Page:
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When December rolls around, people all over the world start preparing for Christmas. You probably have special traditions that you do with your family, like hanging up stockings by the fireplace or letting your younger brother put the star on the top of the Christmas tree. But did you know that people all over the world have their own special traditions, too? Christmas looks very different according to the country you're in!
In Great Britain, putting up the Christmas tree is a family activity, as is opening presents. Instead of leaving cookies and milk out for Santa (or Father Christmas, as he's called there), children will leave a plate of mince pies and a bit of brandy. Letters to Father Christmas aren't sent in the mail, either – they're tossed in the fireplace, where the smoke carries the letters up to where Father Christmas is to read them. Another particularly fun tradition for families around mealtime is thin, colorful paper crowns and crackers. Now, these crackers aren't the kind you can eat; they look like tubes wrapped in festive paper. When the ends are pulled, the cracker comes apart with a "crack!", and inside are toys, candies, and jokes. The British Royal Family even has special crackers made just for them!
Since the Christmas tree originated in Germany, they remain an important part of the Christmas celebration, and are decorated with beautiful glass ornaments. Traditionally, the tree wasn't set up until Christmas Eve, when presents are exchanged. Now, this doesn't mean that Christmas preparation is ignored until then! Advent calendars are very popular in many German homes. An advent calendar, which marks the 24 days before Christmas, will usually have a special card or small gift to open each day.
If you were to walk into a home in France near Christmas time, you'd probably find a clay Nativity set. A Nativity set is a small group of figurines made to resemble Jesus, Mary, Joseph, and other members of the Christmas story. You'd also probably see a Yule log crackling away in the fireplace. Instead of burning regular wood, French families will burn a special Yule log, sprinkled with red wine, on Christmas Eve.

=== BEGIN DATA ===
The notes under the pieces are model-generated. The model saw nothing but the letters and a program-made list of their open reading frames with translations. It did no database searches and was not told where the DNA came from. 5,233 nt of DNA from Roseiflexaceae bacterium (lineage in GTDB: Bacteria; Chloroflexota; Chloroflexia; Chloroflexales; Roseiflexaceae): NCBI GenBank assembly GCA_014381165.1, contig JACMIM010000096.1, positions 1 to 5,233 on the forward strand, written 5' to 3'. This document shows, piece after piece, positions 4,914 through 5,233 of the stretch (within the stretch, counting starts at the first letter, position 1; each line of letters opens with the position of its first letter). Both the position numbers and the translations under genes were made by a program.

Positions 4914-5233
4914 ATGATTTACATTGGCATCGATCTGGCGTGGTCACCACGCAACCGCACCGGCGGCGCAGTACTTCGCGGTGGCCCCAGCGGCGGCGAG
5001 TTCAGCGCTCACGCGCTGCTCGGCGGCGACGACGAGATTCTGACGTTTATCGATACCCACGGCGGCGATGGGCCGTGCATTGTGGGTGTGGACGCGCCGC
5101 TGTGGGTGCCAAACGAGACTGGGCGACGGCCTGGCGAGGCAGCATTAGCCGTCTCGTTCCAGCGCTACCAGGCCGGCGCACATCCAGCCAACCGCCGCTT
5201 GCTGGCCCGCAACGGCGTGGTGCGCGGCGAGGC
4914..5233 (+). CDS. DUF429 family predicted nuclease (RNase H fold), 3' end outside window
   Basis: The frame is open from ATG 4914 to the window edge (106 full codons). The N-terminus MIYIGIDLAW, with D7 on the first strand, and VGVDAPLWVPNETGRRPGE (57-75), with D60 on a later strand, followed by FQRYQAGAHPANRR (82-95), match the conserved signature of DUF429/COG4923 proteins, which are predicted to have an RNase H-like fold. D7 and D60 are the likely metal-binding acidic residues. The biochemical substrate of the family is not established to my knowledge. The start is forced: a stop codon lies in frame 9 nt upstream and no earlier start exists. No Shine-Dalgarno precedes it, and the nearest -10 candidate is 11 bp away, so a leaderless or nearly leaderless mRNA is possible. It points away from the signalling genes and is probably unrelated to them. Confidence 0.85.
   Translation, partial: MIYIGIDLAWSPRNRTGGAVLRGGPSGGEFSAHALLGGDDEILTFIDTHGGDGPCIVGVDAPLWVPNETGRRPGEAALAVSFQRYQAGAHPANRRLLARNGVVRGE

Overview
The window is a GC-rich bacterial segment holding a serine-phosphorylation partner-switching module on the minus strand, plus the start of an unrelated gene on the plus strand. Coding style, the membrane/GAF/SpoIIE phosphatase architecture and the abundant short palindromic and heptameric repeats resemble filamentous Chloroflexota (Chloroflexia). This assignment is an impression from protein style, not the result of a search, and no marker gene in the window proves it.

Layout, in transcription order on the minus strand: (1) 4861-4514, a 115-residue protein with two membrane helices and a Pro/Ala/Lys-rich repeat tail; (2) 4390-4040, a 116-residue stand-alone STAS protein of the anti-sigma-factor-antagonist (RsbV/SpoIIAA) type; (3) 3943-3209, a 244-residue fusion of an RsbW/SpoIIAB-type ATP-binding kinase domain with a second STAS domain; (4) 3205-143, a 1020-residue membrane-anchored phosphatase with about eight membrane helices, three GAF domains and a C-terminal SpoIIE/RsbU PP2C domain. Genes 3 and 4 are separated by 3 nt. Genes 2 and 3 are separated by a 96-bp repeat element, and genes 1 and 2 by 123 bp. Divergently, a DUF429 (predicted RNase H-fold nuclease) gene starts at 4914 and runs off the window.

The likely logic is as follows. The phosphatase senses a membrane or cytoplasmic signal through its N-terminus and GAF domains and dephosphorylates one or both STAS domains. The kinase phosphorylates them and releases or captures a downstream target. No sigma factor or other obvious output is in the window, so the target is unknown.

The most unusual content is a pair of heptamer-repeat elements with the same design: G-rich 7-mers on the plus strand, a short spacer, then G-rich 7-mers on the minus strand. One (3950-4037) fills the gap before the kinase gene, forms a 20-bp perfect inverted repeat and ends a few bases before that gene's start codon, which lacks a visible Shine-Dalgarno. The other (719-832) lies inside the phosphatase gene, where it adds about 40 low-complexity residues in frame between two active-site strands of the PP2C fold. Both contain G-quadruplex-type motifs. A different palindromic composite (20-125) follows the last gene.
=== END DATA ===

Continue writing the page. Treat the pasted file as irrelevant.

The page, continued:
One of the more well-known Christmas traditions in Sweden takes place on December 13th. This day is known as St. Lucia's Day, and honors a young girl who would bring food to Christians in hiding in Rome. Legend says she wore candles on her head to light the way so that she could carry food with both hands. Today, St. Lucia's Day is celebrated with songs and ginger snap biscuits. Young girls will dress up like St. Lucia, with a crown of evergreens and candles on their head and a red sash tied around their white dress. They lead towns or small groups around singing carols and handing out the biscuits.
In Ethiopia, Christmas is celebrated on January 7th, not December 25th, and instead of "Christmas", it's known as "Ganna". On the morning of Ganna, people will dress in white or in a traditional striped shamma. They go to church, have a service, and then eat traditional foods like a wonderfully thick meat-and-vegetable stew called "wat". On January 19th, Ganna is ended with a three-day celebration. During this celebration, called Timkat, people will walk to the church in a procession with lots of music to remember Jesus's baptism.